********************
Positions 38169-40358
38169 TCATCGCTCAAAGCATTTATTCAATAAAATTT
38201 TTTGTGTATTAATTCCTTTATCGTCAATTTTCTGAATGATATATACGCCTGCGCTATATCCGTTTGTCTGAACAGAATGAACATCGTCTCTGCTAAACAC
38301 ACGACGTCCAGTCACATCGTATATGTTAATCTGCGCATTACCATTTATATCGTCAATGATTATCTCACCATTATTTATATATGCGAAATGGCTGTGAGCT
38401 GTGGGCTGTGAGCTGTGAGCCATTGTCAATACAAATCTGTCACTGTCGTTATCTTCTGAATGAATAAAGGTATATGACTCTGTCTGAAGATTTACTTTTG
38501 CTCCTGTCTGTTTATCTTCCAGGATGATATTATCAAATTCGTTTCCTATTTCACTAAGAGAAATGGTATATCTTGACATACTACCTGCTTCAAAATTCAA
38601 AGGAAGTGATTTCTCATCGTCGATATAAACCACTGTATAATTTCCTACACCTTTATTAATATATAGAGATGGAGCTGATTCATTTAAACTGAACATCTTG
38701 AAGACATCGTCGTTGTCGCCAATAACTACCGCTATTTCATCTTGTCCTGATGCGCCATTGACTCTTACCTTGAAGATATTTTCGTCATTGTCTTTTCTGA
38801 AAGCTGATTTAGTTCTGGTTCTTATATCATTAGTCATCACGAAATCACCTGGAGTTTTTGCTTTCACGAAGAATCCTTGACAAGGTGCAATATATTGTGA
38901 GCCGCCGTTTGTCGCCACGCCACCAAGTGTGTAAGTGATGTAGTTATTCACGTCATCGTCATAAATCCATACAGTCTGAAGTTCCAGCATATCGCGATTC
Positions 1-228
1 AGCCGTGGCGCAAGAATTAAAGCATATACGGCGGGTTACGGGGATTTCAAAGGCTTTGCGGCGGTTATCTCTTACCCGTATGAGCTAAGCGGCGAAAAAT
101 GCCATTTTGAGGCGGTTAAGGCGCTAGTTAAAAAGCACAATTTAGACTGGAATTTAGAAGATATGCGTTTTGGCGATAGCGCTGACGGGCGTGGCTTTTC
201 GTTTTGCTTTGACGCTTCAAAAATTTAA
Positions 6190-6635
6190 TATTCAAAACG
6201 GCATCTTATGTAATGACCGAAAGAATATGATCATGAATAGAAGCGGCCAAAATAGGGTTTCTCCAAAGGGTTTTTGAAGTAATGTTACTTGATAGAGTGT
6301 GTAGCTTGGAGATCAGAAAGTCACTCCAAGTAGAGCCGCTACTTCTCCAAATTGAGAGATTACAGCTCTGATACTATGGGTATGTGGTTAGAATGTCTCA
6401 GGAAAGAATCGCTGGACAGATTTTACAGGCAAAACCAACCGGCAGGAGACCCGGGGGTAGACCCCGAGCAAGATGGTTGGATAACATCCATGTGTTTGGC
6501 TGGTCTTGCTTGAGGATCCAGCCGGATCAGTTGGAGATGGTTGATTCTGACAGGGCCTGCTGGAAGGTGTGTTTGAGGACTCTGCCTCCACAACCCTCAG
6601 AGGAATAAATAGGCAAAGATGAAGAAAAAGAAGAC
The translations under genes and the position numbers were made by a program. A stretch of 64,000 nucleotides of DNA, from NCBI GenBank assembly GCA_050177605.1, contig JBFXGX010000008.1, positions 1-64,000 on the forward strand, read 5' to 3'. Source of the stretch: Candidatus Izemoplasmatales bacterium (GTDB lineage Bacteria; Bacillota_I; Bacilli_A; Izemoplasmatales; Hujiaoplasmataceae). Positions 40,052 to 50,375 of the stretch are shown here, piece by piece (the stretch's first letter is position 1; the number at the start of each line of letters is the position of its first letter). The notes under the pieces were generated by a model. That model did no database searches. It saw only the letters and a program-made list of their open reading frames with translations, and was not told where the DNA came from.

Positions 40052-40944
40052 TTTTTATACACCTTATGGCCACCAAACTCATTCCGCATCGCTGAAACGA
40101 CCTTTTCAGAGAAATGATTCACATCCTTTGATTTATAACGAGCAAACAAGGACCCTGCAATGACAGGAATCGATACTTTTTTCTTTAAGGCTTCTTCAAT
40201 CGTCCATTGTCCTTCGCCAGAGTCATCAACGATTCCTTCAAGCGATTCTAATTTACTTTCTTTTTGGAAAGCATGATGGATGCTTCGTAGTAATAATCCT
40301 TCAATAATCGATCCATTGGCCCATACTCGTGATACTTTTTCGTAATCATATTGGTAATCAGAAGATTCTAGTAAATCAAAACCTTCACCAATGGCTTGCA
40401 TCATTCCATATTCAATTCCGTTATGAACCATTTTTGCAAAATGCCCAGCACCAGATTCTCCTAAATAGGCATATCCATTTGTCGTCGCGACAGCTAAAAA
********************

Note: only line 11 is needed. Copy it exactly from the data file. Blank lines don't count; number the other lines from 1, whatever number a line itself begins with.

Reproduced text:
Positions 1-228